Recent regulatory (and accounting) changes have put more focus on risk management. The Dutch authorities have led the way in encouraging a more rigorous asset-liability management focus by pension funds, with the introduction of a new risk-based approach to supervision, expected to be fully implemented in early 2007. The new framework seeks to ensure that pension funds remain fully funded at almost all times. Important elements of this new framework are the reliance on fair-value measures and advanced risk modelling techniques (including, where appropriate, pension funds' own risk models), and the use of market interest rates as a discount factor for pension liabilities (across the market yield curve and liability profile of the pension fund). In particular, a ‘solvency test’ introduces an innovative risk-based capital framework requiring pension funds to maintain at least a 105 per cent funding ratio under most circumstances, while a ‘continuity’ analysis requires them to project their financial position over 15 years, reflecting various long-term scenarios (i.e., a sensitivity analysis).

Similar moves toward more risk-based regulatory frameworks are also evident in the UK and the US, where market-based discount factors have been introduced, and where the use of risk-based premiums for payments to pension guarantee funds (e.g., the US Pension Benefit Guaranty Corporation or the UK Pensions Protection Fund) are being considered, including having such premiums reflect a pension fund's risk profile or asset-liability mix. The choice of the discount rate for minimum funding requirements increasingly influences pension fund asset allocation and investment strategies. As such, pension fund managers wishing to limit the volatility of their funding ratios (and the sponsor company's obligations) may hold a larger allocation of assets with a higher correlation to the discount rate used to measure liabilities. Historically, in many countries the regulatory discount rate was fixed, or only adjusted periodically. More recently, there has been a shift toward greater use of market-based discount rates. In the UK, for example, discount rates based on AA-rated corporate bond yields were introduced in 2001, and produced a greater demand for corporate bonds in recent years.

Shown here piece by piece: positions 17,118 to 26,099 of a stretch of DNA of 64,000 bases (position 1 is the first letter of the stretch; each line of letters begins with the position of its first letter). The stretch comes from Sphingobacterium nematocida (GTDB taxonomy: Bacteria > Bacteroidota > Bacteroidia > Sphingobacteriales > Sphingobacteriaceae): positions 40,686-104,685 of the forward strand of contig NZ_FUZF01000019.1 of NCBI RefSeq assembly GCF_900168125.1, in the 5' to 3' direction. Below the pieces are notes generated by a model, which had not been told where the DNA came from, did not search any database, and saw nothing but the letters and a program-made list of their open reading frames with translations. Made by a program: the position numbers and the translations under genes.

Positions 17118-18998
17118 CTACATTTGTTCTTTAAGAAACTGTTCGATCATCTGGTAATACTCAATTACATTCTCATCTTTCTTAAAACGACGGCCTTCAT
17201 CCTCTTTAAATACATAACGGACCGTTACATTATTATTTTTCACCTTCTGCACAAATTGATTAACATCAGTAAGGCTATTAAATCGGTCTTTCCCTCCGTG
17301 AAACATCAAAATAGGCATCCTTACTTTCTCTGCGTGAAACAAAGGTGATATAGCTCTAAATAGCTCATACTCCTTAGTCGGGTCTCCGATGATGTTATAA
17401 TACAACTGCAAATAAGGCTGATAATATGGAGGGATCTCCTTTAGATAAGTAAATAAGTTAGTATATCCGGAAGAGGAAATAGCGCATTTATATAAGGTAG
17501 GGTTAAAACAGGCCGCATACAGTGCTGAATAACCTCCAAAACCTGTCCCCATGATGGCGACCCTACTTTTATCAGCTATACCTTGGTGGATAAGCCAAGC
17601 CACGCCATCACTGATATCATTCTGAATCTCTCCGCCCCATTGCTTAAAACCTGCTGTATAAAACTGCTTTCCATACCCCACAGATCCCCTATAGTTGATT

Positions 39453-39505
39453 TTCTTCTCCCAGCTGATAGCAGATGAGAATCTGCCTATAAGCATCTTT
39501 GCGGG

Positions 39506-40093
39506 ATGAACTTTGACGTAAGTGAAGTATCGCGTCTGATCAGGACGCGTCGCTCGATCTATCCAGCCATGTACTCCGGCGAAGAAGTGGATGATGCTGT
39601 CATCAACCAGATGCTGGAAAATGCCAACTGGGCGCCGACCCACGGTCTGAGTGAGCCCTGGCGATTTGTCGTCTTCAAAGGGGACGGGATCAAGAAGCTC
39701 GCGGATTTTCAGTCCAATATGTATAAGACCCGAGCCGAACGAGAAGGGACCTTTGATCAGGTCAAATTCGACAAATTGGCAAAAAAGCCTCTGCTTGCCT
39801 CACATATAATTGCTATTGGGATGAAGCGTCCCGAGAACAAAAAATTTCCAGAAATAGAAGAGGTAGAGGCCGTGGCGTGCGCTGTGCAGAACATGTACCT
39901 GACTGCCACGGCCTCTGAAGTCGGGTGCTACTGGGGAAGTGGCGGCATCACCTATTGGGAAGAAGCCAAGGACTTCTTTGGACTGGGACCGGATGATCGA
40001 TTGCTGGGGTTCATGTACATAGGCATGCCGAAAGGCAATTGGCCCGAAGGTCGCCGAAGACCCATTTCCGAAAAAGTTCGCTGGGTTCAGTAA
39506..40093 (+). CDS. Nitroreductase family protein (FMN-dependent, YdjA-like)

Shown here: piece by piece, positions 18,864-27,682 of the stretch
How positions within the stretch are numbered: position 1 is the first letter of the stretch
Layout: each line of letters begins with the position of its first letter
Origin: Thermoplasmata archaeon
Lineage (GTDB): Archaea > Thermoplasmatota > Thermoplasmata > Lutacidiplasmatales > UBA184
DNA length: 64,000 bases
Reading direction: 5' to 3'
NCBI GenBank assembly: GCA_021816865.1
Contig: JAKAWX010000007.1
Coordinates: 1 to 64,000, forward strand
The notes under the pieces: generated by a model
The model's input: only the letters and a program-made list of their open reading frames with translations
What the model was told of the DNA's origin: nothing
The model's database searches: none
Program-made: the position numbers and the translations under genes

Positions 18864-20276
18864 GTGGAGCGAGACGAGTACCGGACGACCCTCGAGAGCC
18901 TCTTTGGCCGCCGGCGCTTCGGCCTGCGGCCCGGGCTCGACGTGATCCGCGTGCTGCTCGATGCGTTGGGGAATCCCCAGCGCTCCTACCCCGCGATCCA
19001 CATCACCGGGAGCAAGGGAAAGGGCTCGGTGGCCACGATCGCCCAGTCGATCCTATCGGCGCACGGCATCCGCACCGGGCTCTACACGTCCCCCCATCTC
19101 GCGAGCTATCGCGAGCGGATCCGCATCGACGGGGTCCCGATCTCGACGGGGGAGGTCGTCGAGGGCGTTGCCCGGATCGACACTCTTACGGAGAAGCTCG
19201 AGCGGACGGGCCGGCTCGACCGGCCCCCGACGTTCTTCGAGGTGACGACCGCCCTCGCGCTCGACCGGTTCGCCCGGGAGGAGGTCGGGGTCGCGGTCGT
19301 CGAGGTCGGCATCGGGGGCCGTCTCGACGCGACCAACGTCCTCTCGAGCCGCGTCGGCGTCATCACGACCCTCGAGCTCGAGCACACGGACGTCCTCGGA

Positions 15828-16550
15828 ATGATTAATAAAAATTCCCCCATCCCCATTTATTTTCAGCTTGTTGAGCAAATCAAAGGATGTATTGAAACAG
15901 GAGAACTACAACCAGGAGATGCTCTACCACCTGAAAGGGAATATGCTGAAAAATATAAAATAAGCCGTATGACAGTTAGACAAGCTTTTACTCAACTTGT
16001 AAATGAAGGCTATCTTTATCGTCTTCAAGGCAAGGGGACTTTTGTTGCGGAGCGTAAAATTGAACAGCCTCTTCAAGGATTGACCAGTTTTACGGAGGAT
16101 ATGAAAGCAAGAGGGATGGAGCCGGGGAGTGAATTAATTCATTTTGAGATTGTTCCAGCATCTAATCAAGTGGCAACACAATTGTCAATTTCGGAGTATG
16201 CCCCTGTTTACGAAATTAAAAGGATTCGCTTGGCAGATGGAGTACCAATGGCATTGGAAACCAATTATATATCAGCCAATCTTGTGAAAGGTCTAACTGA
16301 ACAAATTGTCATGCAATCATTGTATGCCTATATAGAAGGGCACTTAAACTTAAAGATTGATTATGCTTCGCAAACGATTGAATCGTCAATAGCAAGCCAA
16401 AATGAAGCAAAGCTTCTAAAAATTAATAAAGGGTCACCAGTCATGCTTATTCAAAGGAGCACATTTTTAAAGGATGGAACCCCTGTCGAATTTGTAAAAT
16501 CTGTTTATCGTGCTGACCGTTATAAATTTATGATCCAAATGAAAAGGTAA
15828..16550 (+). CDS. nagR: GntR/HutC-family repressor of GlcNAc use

2.3 Accounting standards

Following recent and ongoing changes in international accounting standards, as part of the International Financial Reporting Standards and market-based, fair-value accounting principles, listed firms must incorporate pension liabilities in their financial statements, so as to provide greater disclosure of a pension fund's financial condition and obligations. The use of fair-value accounting principles addresses the arbitrariness of certain traditional pension fund accounting practices, which tended to smooth pension returns over several periods in the financial accounts of sponsor companies. It has been recognised that such smoothing mechanisms introduce arbitrary and inconsistent accounting and reporting standards, contributing to poor risk management practices and limiting the usefulness of financial reports. In particular, the use of subjective assumptions and projections (e.g., regarding asset returns), which frequently vary between companies, may hamper comparative analysis, and the financial risks borne by the sponsor companies may be understated.

However, by generating greater volatility in sponsor companies' balance sheets, fair-value accounting may also have unintended consequences, especially with regard to a pension fund's investment behaviour. Recent experience in the UK, but also in other countries such as Japan and the US, indicates that fair-value principles may accelerate moves from defined benefit to defined contribution and hybrid plans, as companies seek to ‘de-risk’ their pension obligations and transfer investment and market risks to employees/beneficiaries. Importantly, from a financial stability perspective, greater sensitivity to accounting volatility may also encourage sponsor companies and fund managers to focus on short-term investment strategies, or seek to reduce accounting volatility by reallocating their portfolios from equities to bonds (or related derivative strategies). As such, accounting changes may raise the risk that pension funds act in a more procyclical fashion while the longer-dated nature of their liabilities has historically allowed them to act as long-term, stable sources of capital, demonstrating essentially acyclical investment behaviour, which benefited financial stability.

2.4 Tax policy

In many cases, tax rules on pension contributions have been used to effectively set upper and lower bounds for funding decisions. This is the case in the US, where contributions that would increase the funding level beyond a 100 per cent funding ratio are not tax deductible, and may even attract an additional 10 per cent tax. Taxation and other rules can create disincentives or prohibitions to annual contributions, or the withdrawal of surplus assets, thereby further discouraging precautionary overfunding. In addition, the loss of tax deductibility for interest payments on long-term bonds (e.g., those with a maturity greater than 30 years) has worked to limit the supply of such securities, which would benefit pension fund risk management efforts.

Tax rules also influence how individuals save. Tax incentives are generally designed to give preferential treatment to retirement savings. Indeed, the fiscal cost of tax incentives for retirement savings may be viewed as preventative of potentially much larger costs that may otherwise be incurred later to support people with inadequate retirement savings. It remains unclear, however, whether tax incentives help raise overall retirement savings, or merely shift existing savings. Empirical evidence is mixed, but an OECD survey found that about 60 to 75 per cent of savings in tax-favoured vehicles represents a reallocation from other savings (OECD 2004). However, even such a reallocation of savings may be beneficial from a retirement planning perspective, if it represents a shift from short-term to longer-term and more stable and committed savings.